Top 10 currencies factsCurrencies quiz
What is the currency of Ecuador?
U.S. dollar. Just like Panama and El Salvador, the official currency of Ecuador is the U.S. Dollar. The switch from Sucre to USD in 2000 helped the country to achieve economic stability. Ecuador also issues centavo coins (but no banknotes), identical in size and value to their U.S. cent counterparts.
Which currency went through the worst hyperinflation ever recorded?
Hungarian pengő. Directly after the end of WWII, Hungary went through the most severe known incident of inflation ever recorded, peaking at 1.3 × 10^16 percent per month (prices doubled every 15 hours). When the pengő was replaced in August 1946 by the forint, four hundred octillion pengő became 1 forint.
Where were florins from?
Italy. As is evidenced by its name, the coin was first struck in Florence. As many Florentine banks had branches across Europe, the florin quickly became the dominant trade coin of Western Europe for large scale transactions.
Where does the name of the Russian currency come from - the ruble?
From breaking. The word "ruble" comes from the verb meaning "break" and refers to the Middle Ages, when pieces of silver were broken into smaller ones when changing money. The ruble was the world's first decimal currency: it was decimalised in 1704 when the ruble became legally equal to 100 kopeks.
Which countries use two types of money?
Cuba has two currencies. Moneda nacional (national money or the Cuban peso) is the currency that wages are paid in and some goods are sold in. The convertible pesos (CUC) is the currency tourists must exchange their dollars, euros, or other currencies for. Many goods are sold, even to Cubans, only in CUCs.05.04.2010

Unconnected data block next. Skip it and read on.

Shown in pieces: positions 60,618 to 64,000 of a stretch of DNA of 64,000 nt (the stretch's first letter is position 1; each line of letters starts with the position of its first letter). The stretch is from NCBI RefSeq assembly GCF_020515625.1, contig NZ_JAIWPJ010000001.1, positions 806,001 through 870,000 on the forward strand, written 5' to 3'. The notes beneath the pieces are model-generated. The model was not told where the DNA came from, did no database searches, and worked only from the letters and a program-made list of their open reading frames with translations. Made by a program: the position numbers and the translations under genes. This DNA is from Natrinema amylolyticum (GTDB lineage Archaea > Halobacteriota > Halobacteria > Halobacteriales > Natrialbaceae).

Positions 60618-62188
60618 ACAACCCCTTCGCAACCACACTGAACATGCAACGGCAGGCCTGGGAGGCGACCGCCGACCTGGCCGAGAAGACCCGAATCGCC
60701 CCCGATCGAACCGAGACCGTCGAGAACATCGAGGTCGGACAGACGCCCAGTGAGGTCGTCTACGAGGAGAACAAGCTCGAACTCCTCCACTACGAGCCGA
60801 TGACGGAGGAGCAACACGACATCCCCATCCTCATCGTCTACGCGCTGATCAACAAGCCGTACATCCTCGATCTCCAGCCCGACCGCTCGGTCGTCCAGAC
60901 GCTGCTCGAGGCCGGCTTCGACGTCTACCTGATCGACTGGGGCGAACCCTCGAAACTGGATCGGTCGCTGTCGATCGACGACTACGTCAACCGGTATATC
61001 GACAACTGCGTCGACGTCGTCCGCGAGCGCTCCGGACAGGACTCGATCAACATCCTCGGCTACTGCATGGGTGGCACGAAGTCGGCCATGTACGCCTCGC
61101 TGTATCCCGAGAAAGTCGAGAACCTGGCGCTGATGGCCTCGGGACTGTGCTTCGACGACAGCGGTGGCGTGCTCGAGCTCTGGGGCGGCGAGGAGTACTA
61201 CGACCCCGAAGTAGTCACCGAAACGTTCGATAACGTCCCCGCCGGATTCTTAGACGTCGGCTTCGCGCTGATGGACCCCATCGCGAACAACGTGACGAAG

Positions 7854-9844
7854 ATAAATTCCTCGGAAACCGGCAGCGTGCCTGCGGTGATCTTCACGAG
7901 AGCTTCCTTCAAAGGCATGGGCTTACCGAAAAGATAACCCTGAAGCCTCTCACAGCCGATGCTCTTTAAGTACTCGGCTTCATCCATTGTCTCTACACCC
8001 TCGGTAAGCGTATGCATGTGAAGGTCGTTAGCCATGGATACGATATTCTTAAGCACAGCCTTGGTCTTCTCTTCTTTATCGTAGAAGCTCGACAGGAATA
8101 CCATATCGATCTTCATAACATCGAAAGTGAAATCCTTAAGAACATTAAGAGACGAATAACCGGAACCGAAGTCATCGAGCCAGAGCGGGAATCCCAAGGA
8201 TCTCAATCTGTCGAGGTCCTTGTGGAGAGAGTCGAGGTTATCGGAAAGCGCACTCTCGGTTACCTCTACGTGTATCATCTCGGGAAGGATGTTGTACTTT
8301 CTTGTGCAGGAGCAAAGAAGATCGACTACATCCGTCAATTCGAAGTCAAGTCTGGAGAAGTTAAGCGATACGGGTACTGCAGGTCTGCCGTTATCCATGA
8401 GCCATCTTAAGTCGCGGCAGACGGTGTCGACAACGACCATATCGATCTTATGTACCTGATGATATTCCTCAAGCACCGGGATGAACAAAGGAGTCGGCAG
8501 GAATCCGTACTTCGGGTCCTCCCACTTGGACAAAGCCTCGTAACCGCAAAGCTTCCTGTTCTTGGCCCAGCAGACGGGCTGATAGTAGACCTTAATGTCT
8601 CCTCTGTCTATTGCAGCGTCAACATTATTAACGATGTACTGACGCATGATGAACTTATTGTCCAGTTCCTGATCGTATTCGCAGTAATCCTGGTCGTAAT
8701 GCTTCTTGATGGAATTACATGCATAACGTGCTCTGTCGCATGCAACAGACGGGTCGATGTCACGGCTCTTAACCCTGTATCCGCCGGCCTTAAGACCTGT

The currency of which country literally means "rain"?
Botswana. The pula is the currency of Botswana. It literally means "rain" in Setswana language, because rain is very scarce in Botswana, the home to much of the Kalahari Desert and therefore valuable and a blessing. The word also serves as the national motto of the country.
Which of the following currencies was decimalised last?
Pound sterling. On 15 February 1971, the UK decimalised the pound sterling, replacing the shilling and penny with a single subdivision, the new penny. Under the old currency, the pound was made up of 240 pence, with 12 pence in a shilling and 20 shillings in a pound.
How many countries mint own euro coins, even though are not part of the European Union?
3. Monaco, San Marino and the Vatican City have concluded formal agreements with the EU to use the euro as their official currency and mint their own coins. Kosovo and Montenegro officially adopted the euro as their sole currency without an agreement and, therefore, have no issuing rights.